Charlotte Augst, Richmond Group Partnership Director

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Name: Charlotte Augst

Role: Richmond Group Partnership Director – I lead a collaboration of 14 large national patient and care charities, the Richmond Group of Charities. Together, we try to influence health and care to better look after people who have long term support needs. I work with the CEOs of these organisations, with their Influencing and Services Directors, and with a group of talented and productive contractors, who deliver pieces of work for us.

Childcare arrangements: Everything, over the years, literally: childminder, nanny, au pair – currently muddling through with a sort of ‘housekeeper’ and sharing some afternoon covers with my husband

Children: 2 – 9 and 12 years old, boy and girl

Twitter handle: @CharlotteAugst

 

  1. Have you used skills learnt as parent in your career?

Definitely. It reminds me daily that people’s ‘real lives’ are outside of work. Most of us have something we care about so much more than we care about work – even if we love working and work for an important cause. If we knew we only had one phone call to make, we would all know who that would be to – and it wouldn’t be work. So having children anchors you very firmly in that reality.

I also think it has made me better at listening, at trying to understand what people are not being upfront about. Because it is all the unsaid stuff that gets in the way of getting things done.

  1. Has your leadership style changed after having children?

Yes. I worked part time a lot, and was very boxed in in terms of needing to leave on time and so on. So I think I have been very clear about what is a priority and what only I can do, and I have always delegated everything else. If you share all the committee and catch up meetings that don’t add much value to your own work around your team, then lots of people can develop some leadership skills too, get in front of senior leaders, need to act ‘on behalf of others’ and so on.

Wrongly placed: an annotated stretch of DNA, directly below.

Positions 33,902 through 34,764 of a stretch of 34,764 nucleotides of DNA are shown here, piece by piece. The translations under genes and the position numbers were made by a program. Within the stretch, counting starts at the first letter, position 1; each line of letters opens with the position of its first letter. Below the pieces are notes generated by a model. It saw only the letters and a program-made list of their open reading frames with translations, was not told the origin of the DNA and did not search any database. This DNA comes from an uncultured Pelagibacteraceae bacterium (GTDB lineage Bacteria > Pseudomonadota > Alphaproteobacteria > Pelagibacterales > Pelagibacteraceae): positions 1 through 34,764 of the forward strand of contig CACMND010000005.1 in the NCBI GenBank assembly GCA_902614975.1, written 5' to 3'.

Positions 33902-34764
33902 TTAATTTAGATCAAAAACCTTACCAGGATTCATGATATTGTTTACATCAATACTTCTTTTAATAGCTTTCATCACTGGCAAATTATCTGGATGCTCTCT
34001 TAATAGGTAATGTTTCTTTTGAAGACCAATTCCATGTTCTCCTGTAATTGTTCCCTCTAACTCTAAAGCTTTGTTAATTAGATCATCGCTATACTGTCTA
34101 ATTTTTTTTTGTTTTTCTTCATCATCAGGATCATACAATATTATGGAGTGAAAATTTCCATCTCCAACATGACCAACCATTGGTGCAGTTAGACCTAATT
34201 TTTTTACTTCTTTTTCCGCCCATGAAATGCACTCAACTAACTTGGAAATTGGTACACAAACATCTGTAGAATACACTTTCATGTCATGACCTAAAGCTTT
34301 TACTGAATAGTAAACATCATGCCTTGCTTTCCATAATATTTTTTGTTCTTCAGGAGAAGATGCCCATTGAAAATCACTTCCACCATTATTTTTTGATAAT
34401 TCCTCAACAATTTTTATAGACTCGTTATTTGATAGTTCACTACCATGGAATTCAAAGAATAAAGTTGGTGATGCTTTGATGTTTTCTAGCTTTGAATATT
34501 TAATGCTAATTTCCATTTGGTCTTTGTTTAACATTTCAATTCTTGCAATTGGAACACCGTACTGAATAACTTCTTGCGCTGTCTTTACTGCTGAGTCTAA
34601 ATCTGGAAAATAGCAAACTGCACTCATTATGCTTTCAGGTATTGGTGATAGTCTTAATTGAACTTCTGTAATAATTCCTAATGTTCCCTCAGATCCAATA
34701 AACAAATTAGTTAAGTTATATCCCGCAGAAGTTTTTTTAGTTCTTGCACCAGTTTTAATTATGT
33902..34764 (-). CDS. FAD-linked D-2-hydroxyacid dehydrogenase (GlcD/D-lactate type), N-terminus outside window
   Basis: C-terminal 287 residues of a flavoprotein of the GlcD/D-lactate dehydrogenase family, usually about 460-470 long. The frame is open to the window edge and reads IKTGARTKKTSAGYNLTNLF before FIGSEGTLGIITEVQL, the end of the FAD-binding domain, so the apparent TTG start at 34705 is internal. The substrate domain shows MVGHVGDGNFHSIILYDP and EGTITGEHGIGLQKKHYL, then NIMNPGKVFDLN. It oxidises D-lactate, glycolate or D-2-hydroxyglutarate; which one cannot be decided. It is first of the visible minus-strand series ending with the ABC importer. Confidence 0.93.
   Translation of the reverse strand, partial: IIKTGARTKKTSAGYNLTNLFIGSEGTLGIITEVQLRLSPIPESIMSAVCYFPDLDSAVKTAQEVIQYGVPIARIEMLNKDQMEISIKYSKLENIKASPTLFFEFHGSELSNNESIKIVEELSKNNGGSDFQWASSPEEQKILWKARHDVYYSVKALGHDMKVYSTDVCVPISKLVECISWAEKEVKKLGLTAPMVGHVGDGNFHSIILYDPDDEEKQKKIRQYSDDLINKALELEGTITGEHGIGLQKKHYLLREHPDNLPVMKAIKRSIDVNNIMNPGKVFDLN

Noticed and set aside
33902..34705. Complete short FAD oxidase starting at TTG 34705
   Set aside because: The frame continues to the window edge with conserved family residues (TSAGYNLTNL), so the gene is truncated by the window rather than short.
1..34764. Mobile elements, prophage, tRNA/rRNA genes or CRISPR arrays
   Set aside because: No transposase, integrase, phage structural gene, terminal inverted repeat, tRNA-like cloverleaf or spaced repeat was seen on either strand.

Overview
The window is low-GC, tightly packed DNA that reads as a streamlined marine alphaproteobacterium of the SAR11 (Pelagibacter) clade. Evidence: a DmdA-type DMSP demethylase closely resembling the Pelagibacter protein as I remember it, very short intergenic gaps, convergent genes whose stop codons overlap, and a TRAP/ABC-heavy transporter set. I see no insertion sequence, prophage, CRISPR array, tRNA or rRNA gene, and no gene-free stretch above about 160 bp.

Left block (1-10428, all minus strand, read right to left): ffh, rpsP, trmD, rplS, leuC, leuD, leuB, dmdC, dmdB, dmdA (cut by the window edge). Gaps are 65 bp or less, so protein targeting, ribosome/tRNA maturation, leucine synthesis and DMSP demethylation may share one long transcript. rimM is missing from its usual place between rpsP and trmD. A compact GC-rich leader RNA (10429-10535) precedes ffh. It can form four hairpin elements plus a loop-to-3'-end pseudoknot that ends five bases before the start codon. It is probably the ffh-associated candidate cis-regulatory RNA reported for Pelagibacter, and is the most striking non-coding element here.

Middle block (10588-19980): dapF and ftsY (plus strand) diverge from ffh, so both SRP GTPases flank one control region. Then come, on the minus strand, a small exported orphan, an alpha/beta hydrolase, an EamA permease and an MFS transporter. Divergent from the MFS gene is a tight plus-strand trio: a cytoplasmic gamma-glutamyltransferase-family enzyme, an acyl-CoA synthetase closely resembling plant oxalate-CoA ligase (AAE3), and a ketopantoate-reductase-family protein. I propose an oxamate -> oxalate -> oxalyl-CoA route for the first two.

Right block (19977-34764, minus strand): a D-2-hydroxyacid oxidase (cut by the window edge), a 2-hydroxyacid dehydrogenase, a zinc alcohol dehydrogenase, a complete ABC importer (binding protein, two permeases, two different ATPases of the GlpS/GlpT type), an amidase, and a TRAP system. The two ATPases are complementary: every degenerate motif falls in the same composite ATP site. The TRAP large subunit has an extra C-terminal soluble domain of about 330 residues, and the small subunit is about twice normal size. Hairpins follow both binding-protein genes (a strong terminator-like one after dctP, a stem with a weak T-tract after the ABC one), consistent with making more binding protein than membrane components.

Increasingly, I have also moved to challenging a lot of the layers of meetings and bureaucracy that come with leading in complex organisations. Do we need this update? This form filled in? This committee meeting? Let’s treat all this management paraphernalia with the necessary disrespect, and let’s stay focussed on where we are feeling we are making an impact.

  1. Why do you know you are a good enough parent?

Because I like being with my children. Because they like being with me. Because they are nice people. Because I always felt that I didn’t need to know everything that goes on in an average school day, just as they don’t need to know everything about my work day.

  1. When do you love combining leadership roles with caring for children?

When work ‘flows’ – and I am stretched and stimulated and challenged and engaged – and I come home and I don’t feel like I need to check my emails and so on (unfortunately I sometimes find it hard to turn the phone off).

When you lie on the sofa on Friday night, and everybody has a busy week behind them, and you enjoy the feeling that the weekend is upon us. Watching a children’s film and eating a curry.

And when you wake up on Saturday morning, and have a leisurely breakfast and say ‘what shall we do today’?

That contrast between business and slowness is wonderful.

  1. Tell us about a memorable Leader with Baby moment.

My then maybe 10 year old daughter was learning about ‘stereotyping’ at school (why do we think firefighters are male, that kind of thing). She stood up and said my mum’s boss is making her life really difficult because she is a clever, confident woman and he doesn’t like it. It makes him feel insecure.

It was true at the time, and a very stressful period in my working life, so I must have talked about it to my husband in front of the children…

Her teacher took me aside and told me, and said ‘you should be proud of yourself and of her.’

  1. What is the biggest barrier you have overcome?

There have been many jobs I didn’t get because I indicated that I wanted to work part time. Once I got an offer saying I was head and shoulders above the other candidates, and when I said ‘could I work a four day week?’ they withdrew the offer. That was our much beloved NHS!